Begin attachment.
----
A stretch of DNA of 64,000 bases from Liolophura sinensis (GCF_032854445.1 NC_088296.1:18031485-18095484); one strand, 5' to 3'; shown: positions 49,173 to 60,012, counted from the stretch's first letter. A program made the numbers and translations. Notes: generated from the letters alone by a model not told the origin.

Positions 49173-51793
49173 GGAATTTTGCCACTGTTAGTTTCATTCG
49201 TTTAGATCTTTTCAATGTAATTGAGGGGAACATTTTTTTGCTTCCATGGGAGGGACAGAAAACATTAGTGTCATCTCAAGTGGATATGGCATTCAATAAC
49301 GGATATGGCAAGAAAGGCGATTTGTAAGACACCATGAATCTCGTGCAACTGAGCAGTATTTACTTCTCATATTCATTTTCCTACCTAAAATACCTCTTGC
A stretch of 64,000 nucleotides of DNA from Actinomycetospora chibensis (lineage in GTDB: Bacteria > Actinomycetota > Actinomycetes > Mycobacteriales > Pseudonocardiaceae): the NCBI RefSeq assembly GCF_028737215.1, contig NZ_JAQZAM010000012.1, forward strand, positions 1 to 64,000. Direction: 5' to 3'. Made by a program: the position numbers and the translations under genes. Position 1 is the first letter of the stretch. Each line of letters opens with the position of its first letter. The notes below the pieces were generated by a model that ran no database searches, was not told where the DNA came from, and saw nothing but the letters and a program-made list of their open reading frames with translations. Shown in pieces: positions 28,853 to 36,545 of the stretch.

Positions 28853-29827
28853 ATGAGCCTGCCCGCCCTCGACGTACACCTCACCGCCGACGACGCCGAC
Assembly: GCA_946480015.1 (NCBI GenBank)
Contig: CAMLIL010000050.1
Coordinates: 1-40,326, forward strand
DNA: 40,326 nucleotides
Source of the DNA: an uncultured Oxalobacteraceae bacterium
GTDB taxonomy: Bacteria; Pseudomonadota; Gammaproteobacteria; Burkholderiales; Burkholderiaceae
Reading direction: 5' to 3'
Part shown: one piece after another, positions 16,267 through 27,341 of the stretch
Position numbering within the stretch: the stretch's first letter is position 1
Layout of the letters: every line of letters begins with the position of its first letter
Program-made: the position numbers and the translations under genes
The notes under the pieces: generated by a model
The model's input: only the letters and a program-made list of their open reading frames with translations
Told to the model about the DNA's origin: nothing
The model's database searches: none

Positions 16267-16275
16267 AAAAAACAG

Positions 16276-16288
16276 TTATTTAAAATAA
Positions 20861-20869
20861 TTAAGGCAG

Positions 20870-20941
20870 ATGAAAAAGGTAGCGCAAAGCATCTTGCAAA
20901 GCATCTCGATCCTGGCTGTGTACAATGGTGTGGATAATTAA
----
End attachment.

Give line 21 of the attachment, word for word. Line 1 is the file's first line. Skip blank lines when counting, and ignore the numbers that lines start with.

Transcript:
The model's input: only the letters and a program-made list of their open reading frames with translations